US 20040071344 A1
A user interface allows a user to input handwritten, key-press, and spoken text in a seamless, synchronized manner. A text input panel accepts soft keyboard presses and handwritten words, characters, and gestures. A text recognizer/synchronizer integrates textual input from various sources while recognizing and preserving the order in which a user entered text via the soft keyboard, via handwriting, and/or by speaking. Synchronized text may be displayed in a stage area of the text input panel before being passed to an operating system message router and/or an application program. While in handwriting recognition mode, various permutations and combinations of a word recognition area, a character recognition area, and a keybar/keypad may optionally be displayed.
1. A system for accepting disparate types of computer user input, the system comprising:
a user interface including a handwriting recognition area and a soft keyboard;
a handwriting recognizer for recognizing handwritten text input by a user via the handwriting recognition area; and
a text synchronizer for synchronizing text input by a user via the handwriting recognition area and via the soft keyboard by recognizing and preserving an order in which a user inputs text via the handwriting recognition area and the soft keyboard.
2. The system of
the user interface further includes a speech recognizer; and
the text synchronizer recognizes and preserves an order in which the user inputs text via the speech recognizer, via the handwriting recognition area, and via the soft keyboard.
3. The system of
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9. The system of
10. The system of
11. The system of
12. A method of accepting disparate types of computer user input, the method comprising:
recognizing handwritten user input to provide recognized handwritten user input;
recognizing soft keyboard presses to provide recognized soft keyboard presses;
integrating text input by a user by synchronizing the recognized handwritten user input and the recognized soft keyboard presses.
13. The method of
recognizing spoken user input to provide recognized spoken user input; and
integrating text input by a user by synchronizing the recognized spoken user input, the recognized handwritten user input, and the recognized soft keyboard presses.
14. The method of
15. The method of
16. The method of
17. The method of
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20. The method of
21. A text input panel for accepting disparate types of computer user input, the text input panel comprising:
a keyboard tab that, when selected, activates a soft keyboard for accepting soft keyboard presses;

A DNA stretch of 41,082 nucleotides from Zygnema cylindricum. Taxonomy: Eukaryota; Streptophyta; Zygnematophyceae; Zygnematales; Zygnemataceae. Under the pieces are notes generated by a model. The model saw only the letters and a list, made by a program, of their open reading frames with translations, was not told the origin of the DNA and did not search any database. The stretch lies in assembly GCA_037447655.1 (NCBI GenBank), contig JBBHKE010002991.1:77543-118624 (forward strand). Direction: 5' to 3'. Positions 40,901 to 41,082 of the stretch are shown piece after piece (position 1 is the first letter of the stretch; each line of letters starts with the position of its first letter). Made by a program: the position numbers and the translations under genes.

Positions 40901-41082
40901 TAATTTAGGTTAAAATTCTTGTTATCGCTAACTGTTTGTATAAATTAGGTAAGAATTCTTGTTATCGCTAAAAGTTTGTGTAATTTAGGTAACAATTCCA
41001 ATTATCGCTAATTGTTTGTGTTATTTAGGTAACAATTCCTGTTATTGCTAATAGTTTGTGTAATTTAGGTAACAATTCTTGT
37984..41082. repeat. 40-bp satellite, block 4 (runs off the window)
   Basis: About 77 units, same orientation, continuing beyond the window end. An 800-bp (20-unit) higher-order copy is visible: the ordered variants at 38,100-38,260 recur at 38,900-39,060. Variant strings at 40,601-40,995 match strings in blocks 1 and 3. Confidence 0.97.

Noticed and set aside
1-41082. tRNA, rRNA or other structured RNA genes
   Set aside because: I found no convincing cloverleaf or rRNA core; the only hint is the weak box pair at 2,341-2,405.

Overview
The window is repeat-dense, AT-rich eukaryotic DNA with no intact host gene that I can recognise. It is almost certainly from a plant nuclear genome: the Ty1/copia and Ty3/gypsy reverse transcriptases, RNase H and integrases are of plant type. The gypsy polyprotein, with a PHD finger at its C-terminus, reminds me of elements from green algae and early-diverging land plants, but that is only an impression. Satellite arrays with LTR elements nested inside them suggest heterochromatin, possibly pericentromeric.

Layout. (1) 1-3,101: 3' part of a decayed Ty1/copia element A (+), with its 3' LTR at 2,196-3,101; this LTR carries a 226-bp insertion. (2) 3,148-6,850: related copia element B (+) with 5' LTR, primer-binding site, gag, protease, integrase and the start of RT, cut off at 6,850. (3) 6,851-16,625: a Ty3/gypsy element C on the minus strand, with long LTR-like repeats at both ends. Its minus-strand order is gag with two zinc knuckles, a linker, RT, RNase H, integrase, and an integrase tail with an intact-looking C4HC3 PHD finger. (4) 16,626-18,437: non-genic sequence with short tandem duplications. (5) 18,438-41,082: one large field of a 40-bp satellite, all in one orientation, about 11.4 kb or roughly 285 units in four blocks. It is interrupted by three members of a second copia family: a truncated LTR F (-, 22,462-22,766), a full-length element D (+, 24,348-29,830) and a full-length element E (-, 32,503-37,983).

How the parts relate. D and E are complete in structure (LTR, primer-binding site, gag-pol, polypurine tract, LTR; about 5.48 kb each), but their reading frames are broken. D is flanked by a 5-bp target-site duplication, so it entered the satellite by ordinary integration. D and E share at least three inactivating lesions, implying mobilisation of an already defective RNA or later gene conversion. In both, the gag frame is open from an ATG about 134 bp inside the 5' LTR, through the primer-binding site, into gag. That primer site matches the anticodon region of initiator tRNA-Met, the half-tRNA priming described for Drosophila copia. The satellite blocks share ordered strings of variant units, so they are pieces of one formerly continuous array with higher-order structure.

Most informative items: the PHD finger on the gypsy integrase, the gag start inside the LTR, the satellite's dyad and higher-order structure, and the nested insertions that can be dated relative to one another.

a word recognizer tab that, when selected, activates a word recognizer area for accepting user input in the form of handwritten words; and
a character recognizer tab that, when selected, activates a character recognizer area for accepting user input in the form of handwritten characters.
22. The text input panel of
23. The text input panel of
 This application claims the benefit of the Nov. 10, 2000 filing date of copending provisional application, the serial number of which has not yet been assigned, entitled System And Method For Accepting Disparate Types Of User Input, attorney docket number 03797.00074, which is incorporated herein by reference.
 The present application is related to (attorney docket number 3797.00066), entitled Method and Apparatus For Improving the Appearance of Digitally Represented Handwriting; to (attorney docket number 3797.00067), entitled Highlevel Active Pen Matrix; to (attorney docket number 3797.00069), entitled Selection Handles in Editing Electronic Documents; to (attorney docket number 3797.00070), entitled Insertion Point Bungee Space Tool; to (attorney docket number 3797.00072), entitled Simulating Gestures of a Mouse Using a Stylus and Providing Feedback Thereto; to (attorney docket number 3797.00075), entitled In Air Gestures; to (attorney docket number 3797.00076), entitled Mouse Input Panel Windows Class List; to (attorney docket number 3797.00077), entitled Mouse Input Panel and User Interface; to (attorney docket number 3797.00079), entitled System and Method For Inserting Implicit Page Breaks, each of which was filed Nov. 10, 2000 and each of which is incorporated herein by reference.
 As used herein the term Tablet PC refers to, by way of example, without limitation, a full-function “MICROSOFT” “WINDOWS” operating system-based personal computer incorporating various convenient and intuitive aspects of pencil and paper into a user's interaction with a PC. Such Tablet PCs provide a very natural way to interact with a computer, namely, by writing on it, without sacrificing the power or utility of various “WINDOWS” operating systems and/or various “WINDOWS” operating system-based desktop applications. As will be apparent, Tablet PCs, as the term is used herein, are not limited to computers running “WINDOWS” operating system. Instead, a Tablet PC may also run any other known, or later-developed, operating system.
 Computer users are generally familiar with interacting with conventional personal computers via a mouse and keyboard. Tablet PC's, however, generally do not have a physical keyboard or a mouse as part of their user interfaces. Instead, the user will often interact with a Tablet PC in the form of inputting textual information, navigating among documents, entering commands, and the like, by using a pen or stylus on the Tablet PC's display.